“breakdown in trust of formal institutions”,

and reports that 67% of black business owners have been negatively discriminated against in their past entrepreneurial efforts, that 84% of business owners see racism and society’s attitude to black entrepreneurs as a barrier to their business, and that black business owners turn to their friends, black business community groups or social media groups rather than banks for advice and support.

I thank the right hon. Gentleman for bringing this vital debate to the House. Does he agree that where there is intersectionality between ethnic minority groups and disability or gender, the barriers faced by people can be multiplied, and that banks and the Government should also take that into account?

I very much agree with the hon. Member. That point is made in the London Chamber of Commerce and Industry report, and she is right to highlight it.

Over half of black business owners say that they have seen banks taking action to deal with the problem, but only 12% think that that action taken is significant. Minority-led businesses also account for very little venture capital investment, less than 2% of which went to all-ethnic founder teams in 2019, according to the London Chamber of Commerce and Industry. Black African firms are four times more likely than white firms to be refused a loan, according to the British Business Bank. Mainstream services do not seem to be working for ethnic minorities. Ethnic minority groups have less wealth than their white counterparts, and there is a strong correlation between that and business success. They have fewer savings, so they are more reliant on external financial support.

Given that, it is no surprise that minority-led businesses do less well. According to London Chamber of Commerce and Industry research, 38% of Asian and other minority business owners and 28% of black business owners reported making no profit, compared with 16% of white business owners. Thirty-nine per cent. of black entrepreneurs and nearly half of Asian and other ethnic minority entrepreneurs stopped working on their business idea because of “difficulties getting finance”, compared with a much smaller proportion—just a quarter—of white entrepreneurs.

We need to be doing better than this, for the sake of not just business owners but the wider prosperity of our society. I welcome the Labour party review of start-up funding, led by Lord O’Neill, who was a Treasury Minister in the coalition Government. The review will consider how to ensure that ethnic minority entrepreneurs can access the finance, support and networks they need. Newham-based Shpresa is a community organisation supporting self-help among London’s Albanian community. It was founded and led by the remarkable Luljeta Nuzi, a social entrepreneur I first met when she came to the UK seeking asylum from Kosovo. She went on to graduate from the School for Social Entrepreneurs, and when today’s debate was announced, she drew my attention to the school’s match trading initiative, which provides enterprise grant finance, supported by Lloyds bank; the aim is that racially minoritised social enterprises should be early adopters.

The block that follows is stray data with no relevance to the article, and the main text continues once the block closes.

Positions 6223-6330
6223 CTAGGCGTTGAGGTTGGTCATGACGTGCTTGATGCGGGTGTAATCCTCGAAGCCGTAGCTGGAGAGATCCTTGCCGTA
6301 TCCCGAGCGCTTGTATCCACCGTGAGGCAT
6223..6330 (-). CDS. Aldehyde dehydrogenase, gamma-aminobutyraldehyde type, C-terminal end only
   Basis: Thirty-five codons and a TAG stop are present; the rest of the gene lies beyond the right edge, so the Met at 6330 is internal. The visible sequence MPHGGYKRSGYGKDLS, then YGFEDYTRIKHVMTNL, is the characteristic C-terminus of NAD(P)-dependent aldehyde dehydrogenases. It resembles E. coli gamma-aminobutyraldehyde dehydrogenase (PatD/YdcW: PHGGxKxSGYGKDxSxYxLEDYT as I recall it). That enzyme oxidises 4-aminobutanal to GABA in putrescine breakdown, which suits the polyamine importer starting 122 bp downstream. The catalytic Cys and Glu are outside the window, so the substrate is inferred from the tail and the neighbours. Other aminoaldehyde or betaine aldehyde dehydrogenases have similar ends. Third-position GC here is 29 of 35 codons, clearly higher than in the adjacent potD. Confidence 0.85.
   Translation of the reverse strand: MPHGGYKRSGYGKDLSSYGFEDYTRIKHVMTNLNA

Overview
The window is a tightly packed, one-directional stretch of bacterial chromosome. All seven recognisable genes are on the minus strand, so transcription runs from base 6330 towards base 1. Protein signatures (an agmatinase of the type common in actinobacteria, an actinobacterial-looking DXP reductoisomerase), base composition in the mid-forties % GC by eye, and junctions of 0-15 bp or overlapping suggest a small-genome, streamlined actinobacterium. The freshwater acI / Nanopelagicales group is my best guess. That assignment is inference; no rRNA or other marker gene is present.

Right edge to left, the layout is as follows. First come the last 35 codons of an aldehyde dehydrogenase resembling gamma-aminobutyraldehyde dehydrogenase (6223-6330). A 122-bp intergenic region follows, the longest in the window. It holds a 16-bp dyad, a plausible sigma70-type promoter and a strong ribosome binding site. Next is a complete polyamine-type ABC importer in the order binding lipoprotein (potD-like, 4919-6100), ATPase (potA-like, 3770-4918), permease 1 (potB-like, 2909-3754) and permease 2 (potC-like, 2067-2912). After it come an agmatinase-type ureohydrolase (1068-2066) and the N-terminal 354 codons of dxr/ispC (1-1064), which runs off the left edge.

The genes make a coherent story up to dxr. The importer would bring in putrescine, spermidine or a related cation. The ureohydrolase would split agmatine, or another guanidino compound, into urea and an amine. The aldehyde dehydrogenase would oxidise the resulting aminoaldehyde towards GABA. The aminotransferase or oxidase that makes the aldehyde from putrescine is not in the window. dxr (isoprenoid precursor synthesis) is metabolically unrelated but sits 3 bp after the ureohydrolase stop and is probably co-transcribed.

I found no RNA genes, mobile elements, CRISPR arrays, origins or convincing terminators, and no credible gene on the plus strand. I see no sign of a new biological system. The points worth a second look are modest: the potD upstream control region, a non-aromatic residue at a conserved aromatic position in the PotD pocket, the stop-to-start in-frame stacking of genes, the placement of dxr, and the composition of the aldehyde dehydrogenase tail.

When the Minister responds, can she give us the Government’s assessment of the lending practices of financial institutions to ethnic minority businesses, and say whether she sees real progress being made? It is welcome that between 2012 and 2018, over 11,000 ethnic minority entrepreneurs received Government-backed start-up loans. The additional action that is needed is largely for the financial services industry, but there is one area where Government action is particularly needed: public procurement. A big section of the report by the London Chamber of Commerce and Industry is devoted to this area, and it calls for a Government taskforce to work on increasing public procurement from ethnic minority businesses.

The LCCI wants the Government to move beyond merely “best endeavours” to introducing, for example, minimum target percentages for procurement from minority-owned businesses, in order to simplify procurement procedures and increase public purchasing from micro-businesses. It also wants tenders to be scored, in bid assessments, on supply chain diversity, and the Government to establish prestigious awards to highlight the achievements of minority-owned businesses.

In the LCCI’s report, a quote caught my eye from Demi Ariyo, founder of a funding platform:

“It became clear to me that there was a problem to be solved upon witnessing my church’s experience and hearing the first-hand experience of other minority ethnic entrepreneurs who had tried to seek funding.”

As the chair of the all-party parliamentary group on faith and society, I would like there to be greater support for entrepreneurship among people who are coming together in faith groups. Britain’s history is replete with great businesses that have their roots in religious faith. Let us have more of them, and newer ones.